Communities inhabiting Africa's drylands frequently suffer from torrential floods and recurrent droughts. Under climate change, the situation is worsening; for example, many of the worst natural disasters recorded in East Africa have taken place in the past decade or two. Various land- and water-management practices introduced in recent years have sought to enhance farmers' resilience to environmental shocks, before climate changes progress further.
Scientists at the International Crops Research Institute for the Semi-Arid Tropics (ICRISAT), in collaboration with partner organizations, investigated the effects of such interventions. Our findings, outlined in two new publications, show that practices such as contour bunding, infiltration trenches, enclosure-based management and water-spreading weirs can help to reduce the effects of drought, limit soil loss, restore ecosystem services and enhance agricultural production.
The first paper focused on the use of contour bunding at study sites in two semiarid districts of southern Mali. Contour bunding involves laying points of equal elevation along the contour of a sloping field and then constructing a bund, or barrier, along the contour. It is aimed at reducing run-off and increasing water filtration to reduce soil erosion and nutrient loss. If trees are used to strengthen the bund, then it can also provide animal fodder and reduce the need for free grazing, particularly during the dry season.
The two sites comprised four villages in Bougouni district and five villages in Koutiala district. These districts lie within Sikasso, a region of Sudanean savanna with agriculture characterized by rainfed, small-scale crop, livestock and integrated agro-pastoral farming systems. The sites had differing agro-ecologies, with Bougouni receiving 1,060 mm mean annual rainfall, and Koutiala 862 mm. In response to these climatic conditions, Bougouni farmers tend to grow maize and sorghum, while those living in Koutiala cultivate millet and other dryland crops. Cotton is an important cash crop in both areas.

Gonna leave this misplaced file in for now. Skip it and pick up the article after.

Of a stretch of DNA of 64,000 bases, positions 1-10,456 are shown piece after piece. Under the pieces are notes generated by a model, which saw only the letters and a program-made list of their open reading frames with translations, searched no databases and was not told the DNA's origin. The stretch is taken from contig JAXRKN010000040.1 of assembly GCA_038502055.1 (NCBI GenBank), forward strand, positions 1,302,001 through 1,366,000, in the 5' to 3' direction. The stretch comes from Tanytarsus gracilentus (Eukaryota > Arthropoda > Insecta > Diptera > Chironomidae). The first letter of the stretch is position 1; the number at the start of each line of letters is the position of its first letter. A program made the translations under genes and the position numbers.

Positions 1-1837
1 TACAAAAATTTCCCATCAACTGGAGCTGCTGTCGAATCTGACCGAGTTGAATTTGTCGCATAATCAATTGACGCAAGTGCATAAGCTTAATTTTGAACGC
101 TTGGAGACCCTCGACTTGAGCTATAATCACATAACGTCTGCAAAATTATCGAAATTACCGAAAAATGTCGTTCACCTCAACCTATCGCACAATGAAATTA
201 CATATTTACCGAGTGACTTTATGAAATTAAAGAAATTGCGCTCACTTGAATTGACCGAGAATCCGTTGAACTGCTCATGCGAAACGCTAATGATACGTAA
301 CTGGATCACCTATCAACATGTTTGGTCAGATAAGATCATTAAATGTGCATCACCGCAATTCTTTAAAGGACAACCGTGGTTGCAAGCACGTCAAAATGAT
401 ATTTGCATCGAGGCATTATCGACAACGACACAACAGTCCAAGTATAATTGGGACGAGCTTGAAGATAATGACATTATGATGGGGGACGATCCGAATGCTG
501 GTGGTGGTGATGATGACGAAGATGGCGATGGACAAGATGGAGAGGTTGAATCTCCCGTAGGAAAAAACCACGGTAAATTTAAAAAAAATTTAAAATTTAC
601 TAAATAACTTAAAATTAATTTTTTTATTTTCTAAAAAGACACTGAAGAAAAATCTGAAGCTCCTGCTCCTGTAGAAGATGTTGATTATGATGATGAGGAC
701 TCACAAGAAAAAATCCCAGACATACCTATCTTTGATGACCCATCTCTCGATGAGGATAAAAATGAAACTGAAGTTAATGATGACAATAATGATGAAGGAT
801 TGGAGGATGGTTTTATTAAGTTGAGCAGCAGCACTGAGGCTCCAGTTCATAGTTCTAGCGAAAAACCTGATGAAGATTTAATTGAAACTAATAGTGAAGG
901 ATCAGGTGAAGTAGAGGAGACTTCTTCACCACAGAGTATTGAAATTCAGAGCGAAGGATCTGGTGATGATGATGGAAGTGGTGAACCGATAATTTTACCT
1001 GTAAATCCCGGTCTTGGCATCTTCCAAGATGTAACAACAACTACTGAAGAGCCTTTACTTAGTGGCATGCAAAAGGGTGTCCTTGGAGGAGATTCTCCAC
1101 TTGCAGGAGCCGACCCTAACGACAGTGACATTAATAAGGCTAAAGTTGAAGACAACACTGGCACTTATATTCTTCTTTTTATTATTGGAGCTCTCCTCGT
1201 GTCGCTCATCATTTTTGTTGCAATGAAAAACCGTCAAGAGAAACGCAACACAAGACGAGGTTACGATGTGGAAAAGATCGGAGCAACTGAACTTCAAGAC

Our research team began by establishing technology parks within each study site to conduct agronomic and environmental monitoring, and demonstrate the benefits of contour bunding to farmers. At each technology park, we constructed contour bunding in some areas and left other areas free of intervention, before sowing locally grown crops. We installed equipment to measure run-off, soil erosion and soil moisture in both bunded and non-bunded fields.
From the start of the project in 2014, our researchers were able to demonstrate to farmers and regional agricultural bureau experts that the level of run-off collected after heavy rains from the bunded fields was lower than from the non-bunded ones. We worked with a local NGO, which provided a contour line-marking service to farmers for only USD 10 per farm. As farmers started to see the benefits of the contour bunding, they began paying to implement the technology in their own fields. In total, more than 2,500 farmers applied the technology across the two study sites.